Pride of Boston Award
First prize to Richard Dion and Boston Woods Trust for Dion's Wood Nature Reserve
Organisations and businesses that bring ‘pride’ to Boston through their attractive and well-maintained buildings and grounds have been recognised at a special awards ceremony.
By Gemma Gadd Boston Standard
Published 21st Jun 2023, 13:40 BST
The winners pictured with Boston Preservation Trust members and the Boston Mayor.
Boston Preservation Trust held its annual ‘Pride of Boston Awards’ at Fydell House on Monday evening.
Opening the event, Dudley Bryant, Trustee and Chairman of the trust, said: “Every year the Civic Group of Boston Preservation Trust keeps an eye on what is happening in and around Boston so that we can recognize some of those who we believe have made a positive difference to the fabric, reputation, or well-being of Boston.
“We aim to highlight the best of Boston’s historic town centre and others in the Borough of Boston.”
The Dion's Wood team, who were awarded first prize, pictured with the Mayor and Dudley Bryant.
One of the key things the trust looked for is the improvement and regular maintenance of Boston’s historic buildings, which Mr Bryant says “give a first impression to visitors and business customers as well as enhancing the town centre for local residents”.
The Civic Group surveyed the frontages of town centre shops, offices, and leisure premises to identify the best. They considered individual properties, small parades, and overall street scenes to nominate a series of premises to
There were 16 nominations this year with independent judges choosing the winners.
The Mayor, Coun David Brown presented certificates to the following winners, and a shield to the overall winner:
First place winner: Dion’s Wood. Pictured, from left, are: Boston Wood Chairman Adrian Isaac, Boston Mayor Coun David Brown, Boston Woods Vice Chairman, Steve Elwood, and Dudley Bryant.
The first place prize went to Dion’s Wood Nature Reserve, located off Willoughby Road. This 34-acre newly planted woodland features 17,000 trees planted last autumn by Boston Woods Trust and volunteers.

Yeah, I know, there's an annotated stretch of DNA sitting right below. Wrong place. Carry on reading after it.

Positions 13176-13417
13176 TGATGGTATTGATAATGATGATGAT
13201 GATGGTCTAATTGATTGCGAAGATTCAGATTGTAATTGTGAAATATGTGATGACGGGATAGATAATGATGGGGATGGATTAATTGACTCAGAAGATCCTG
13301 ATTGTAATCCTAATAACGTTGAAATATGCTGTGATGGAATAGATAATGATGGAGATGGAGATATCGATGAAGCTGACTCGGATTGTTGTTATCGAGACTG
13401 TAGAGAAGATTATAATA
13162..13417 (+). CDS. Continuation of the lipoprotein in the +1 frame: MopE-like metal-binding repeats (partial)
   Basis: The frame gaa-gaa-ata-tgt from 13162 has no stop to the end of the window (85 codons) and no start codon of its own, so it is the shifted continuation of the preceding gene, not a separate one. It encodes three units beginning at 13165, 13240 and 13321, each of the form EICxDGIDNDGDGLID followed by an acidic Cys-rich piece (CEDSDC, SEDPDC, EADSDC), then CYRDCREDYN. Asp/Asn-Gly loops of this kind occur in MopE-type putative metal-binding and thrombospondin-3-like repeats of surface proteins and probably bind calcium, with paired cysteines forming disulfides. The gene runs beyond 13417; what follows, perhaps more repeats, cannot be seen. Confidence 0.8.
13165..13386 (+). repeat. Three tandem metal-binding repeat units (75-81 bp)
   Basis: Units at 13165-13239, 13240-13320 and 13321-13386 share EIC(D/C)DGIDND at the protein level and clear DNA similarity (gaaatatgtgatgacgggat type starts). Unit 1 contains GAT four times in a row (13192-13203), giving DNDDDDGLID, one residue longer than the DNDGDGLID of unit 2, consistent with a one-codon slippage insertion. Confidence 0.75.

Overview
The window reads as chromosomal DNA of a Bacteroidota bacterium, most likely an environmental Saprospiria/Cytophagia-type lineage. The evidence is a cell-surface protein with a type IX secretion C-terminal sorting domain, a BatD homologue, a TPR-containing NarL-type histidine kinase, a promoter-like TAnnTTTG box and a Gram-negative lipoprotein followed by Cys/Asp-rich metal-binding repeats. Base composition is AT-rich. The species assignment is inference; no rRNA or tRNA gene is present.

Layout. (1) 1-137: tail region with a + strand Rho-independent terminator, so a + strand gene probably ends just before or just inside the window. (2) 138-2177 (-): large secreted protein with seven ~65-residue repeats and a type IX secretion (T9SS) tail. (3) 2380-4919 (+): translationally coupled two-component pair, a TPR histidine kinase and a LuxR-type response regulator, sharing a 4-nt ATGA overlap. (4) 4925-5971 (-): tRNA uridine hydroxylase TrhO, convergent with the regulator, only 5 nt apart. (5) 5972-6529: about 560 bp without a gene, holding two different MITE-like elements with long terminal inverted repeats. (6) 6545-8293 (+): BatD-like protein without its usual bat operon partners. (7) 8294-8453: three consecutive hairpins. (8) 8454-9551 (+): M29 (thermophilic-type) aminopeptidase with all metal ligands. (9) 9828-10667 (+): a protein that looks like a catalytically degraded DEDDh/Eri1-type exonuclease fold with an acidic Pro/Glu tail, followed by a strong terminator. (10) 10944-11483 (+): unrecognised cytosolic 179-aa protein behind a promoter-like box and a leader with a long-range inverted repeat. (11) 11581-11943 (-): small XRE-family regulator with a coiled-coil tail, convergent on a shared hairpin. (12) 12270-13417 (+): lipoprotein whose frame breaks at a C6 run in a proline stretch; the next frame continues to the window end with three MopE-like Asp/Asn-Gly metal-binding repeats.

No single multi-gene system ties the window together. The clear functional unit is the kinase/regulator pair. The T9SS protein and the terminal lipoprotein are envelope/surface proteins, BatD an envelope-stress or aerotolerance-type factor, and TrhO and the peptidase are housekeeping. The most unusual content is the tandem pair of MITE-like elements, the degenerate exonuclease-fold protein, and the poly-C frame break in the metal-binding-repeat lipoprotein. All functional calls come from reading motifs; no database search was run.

My Bryant said the trust has “extended the natural habitat around the perimeter of Boston with a variety of trees, a lake, walks and a place for wildlife to flourish creating a peaceful environment for the public to enjoy”.
Adrian Isaac and Steve Ellwood, collecting the award, said the woodland would not have been possible without the generosity of Richard Dion who donated this 34-acre field to Boston Woods.
Mr Dion was given a certificate in recognition of his generosity.
Second place went to Boston College’s Engineering, Manufacturing and Technology Department. “Modern architecture reflects its use and providing great educational facilities for the benefit of future generations of students,” said Mr Bryant.
Joint third place winners were Blenkin Memorial Hall and Maud Foster Windmill.
Blenkin Memorial Hall, in Wormgate, is part of the St Botolph’s Church estate and was opened in 1893 to commemorate Canon Blenkin and has been used as a community asset ever since. Mr Bryant said: “Recent full refurbishment of this typical Fenland architectural treasure has ensured its place as a jewel in the town centre.”
Maud Foster Windmill was built in 1818 and is one of the largest windmills in the country. Mt Brant described it as “a Grade I-listed building, carefully and lovingly maintained in working order by the present owners”. He added: “This unique windmill in the heart of Boston is one of the most photographed buildings in the town. It is still operating as a working mill. An amazing tourist attraction for Boston.”
Highly Commended certificates were given to the following:
• Portobello Row, in High Street, with its frontage display advertising kitchenalia and antiques. Mr Byrant said: “What appears to be a traditional shop in High Street, but when you look behind what a surprise to find a gem reflecting Boston’s heritage”.
• Dolphin Lane Mosaics. An original artwork displaying elements of Boston’s heritage and social history enhancing the unique fabric of Dolphin Lane.
• 16 Market Place. Another Grade II-listed building, which was recently restored by Shane Gray, including the traditional number 16 on the front elevation.
The first runner-up commended on the night was Willoughby Road Almshouses, owned by St. Leonard’s Hospital Trust. Built in 1874 for 10 poor men and wives, these Grade II-listed buildings were said to be “providing a vital service for the community” and are “well-maintained with attractive flower beds”.
The second runner-up was Pelo Hair, in Wormgate. Judges said the business was “a credit to the Wormgate street scene”, with “attractive frontage, nicely painted and clean choice of colours with traditional windows and flower boxes”.
Boston Mayor, Coun David Brown, concluded the night, by saying: “This evening has been a great opportunity to celebrate excellence in Boston. All the nominees are to be congratulated in being nominated.
“We also hope that your successes will encourage others to follow your example so that Boston, its residents, businesses and all our visitors can enjoy what you have achieved.”
A special award was given to Richard Dion, left, pictured with Boston Mayor, Coun David Brown, and Boston Preservation Trust chairman Dudley Bryant.